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"The Thinking Person's Pet Food"™ – Since 1979

Citric Acid

 A clinical study has been circulated on the Internet suggesting that dry foods containing citric acid are associated with canine bloat (gastric distention volvulus [GDV]). However, the peer reviewed published work of the author (Raghaven et al. American Hospital Association, 2006) makes no mention of any relationship between the condition and citric acid, but rather concludes that high fat content may be causally related.

Citric acid is a natural compound found in virtually all plant and animal tissues. Citric acid (citrate) is fundamental in biochemical energy transformations in each cell. Life would not be possible without the citric acid (Kreb’s) cycle that is instrumental in producing ATP, the energy currency of life.

The Internet narrative is that citric acid may cause gas in the stomach, much like it causes the bubbles in Alka Seltzer when it combines with sodium bicarbonate. But this makes no sense since the stomach already contains a much stronger acid, hydrochloric, and yet that is not causing GDV.  Additionally, the gas that does form in GDV is AFTER the stomach has experienced volvulus sealing off the entrance and exit.  The inability to pass gas by eructation via the esophagus, or move it to the intestines, is what causes the accumulation and distention creating a life threatening situation. In other words, gas accumulation is secondary, not causative. (As an aside, for the past thirty years Wysong has produced an emergency gastric lavage device to relieve this condition, resulting in countless lives being saved.)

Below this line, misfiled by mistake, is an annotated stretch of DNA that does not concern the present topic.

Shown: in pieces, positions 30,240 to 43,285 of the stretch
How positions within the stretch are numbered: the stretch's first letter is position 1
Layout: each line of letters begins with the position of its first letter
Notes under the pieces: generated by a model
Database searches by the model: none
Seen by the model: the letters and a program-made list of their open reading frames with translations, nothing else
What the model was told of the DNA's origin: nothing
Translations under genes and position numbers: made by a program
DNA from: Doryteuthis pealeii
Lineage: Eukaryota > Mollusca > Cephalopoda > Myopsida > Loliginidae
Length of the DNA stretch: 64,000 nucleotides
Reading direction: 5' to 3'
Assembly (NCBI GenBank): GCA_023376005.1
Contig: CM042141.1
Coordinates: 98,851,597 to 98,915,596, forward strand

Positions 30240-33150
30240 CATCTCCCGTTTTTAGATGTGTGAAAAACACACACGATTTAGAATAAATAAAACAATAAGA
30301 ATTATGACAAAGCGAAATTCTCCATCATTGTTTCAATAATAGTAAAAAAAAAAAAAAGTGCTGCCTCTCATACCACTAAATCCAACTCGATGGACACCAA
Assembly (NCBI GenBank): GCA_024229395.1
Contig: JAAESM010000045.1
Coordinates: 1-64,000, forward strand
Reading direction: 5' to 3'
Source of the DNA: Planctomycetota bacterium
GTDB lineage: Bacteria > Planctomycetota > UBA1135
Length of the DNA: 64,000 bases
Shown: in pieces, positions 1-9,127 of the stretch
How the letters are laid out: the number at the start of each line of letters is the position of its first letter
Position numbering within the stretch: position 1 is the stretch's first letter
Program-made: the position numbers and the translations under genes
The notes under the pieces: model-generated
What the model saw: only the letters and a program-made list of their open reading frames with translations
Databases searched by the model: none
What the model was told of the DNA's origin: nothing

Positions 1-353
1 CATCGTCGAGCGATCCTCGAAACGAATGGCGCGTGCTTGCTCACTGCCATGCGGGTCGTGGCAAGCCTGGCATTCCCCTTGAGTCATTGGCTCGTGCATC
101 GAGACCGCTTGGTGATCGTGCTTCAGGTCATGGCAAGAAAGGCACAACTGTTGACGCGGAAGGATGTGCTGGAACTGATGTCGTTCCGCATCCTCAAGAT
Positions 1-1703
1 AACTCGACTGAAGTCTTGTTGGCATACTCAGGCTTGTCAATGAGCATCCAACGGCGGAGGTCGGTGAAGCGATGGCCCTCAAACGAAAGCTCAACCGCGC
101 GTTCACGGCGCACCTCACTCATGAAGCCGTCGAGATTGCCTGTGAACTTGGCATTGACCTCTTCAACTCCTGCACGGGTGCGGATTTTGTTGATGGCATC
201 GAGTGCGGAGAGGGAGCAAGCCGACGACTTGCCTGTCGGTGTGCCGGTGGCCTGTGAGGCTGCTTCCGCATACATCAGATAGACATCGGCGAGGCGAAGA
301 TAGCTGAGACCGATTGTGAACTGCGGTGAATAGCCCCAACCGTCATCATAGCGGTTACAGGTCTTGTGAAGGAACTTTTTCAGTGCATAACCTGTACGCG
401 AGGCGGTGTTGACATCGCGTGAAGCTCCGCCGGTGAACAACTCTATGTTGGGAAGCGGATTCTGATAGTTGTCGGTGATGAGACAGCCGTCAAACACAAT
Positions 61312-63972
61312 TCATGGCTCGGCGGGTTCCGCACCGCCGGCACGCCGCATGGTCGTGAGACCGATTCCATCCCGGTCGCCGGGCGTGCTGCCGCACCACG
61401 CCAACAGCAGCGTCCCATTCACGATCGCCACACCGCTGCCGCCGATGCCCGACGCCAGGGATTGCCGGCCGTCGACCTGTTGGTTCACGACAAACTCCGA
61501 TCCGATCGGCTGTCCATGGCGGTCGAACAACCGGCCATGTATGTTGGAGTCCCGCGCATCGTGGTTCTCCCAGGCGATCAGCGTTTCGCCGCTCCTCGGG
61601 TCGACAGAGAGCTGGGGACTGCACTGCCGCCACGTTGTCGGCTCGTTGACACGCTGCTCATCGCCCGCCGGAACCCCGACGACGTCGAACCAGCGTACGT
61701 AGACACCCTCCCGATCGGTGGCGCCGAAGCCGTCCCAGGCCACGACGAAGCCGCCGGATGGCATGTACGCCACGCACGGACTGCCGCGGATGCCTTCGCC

GDV is believed to be a multifactorial condition that is heavily influenced by genetics, not citric acid.

Citric acid is used in pet foods as an adjunct in preservative antioxidant systems. It chelates oxidizing minerals preventing them from initiating the free radical cascade. It is commonly used at only a few parts per million. Even when fed at extremely high dosages (even 1000 times what is used in pet foods), no adverse effects have been noted. (www.inchem.org/documents/sids/sids/77929.pdf)

So the enthusiasm some have for casting citric acid as a pet food boogeyman is based on misinformation and lack of information, not science or fact. (Also see: G. Aldrich, PhD, Citric acid: misperceptions and misplaced blame in Pet Food Industry, August 2010, pp 40,41)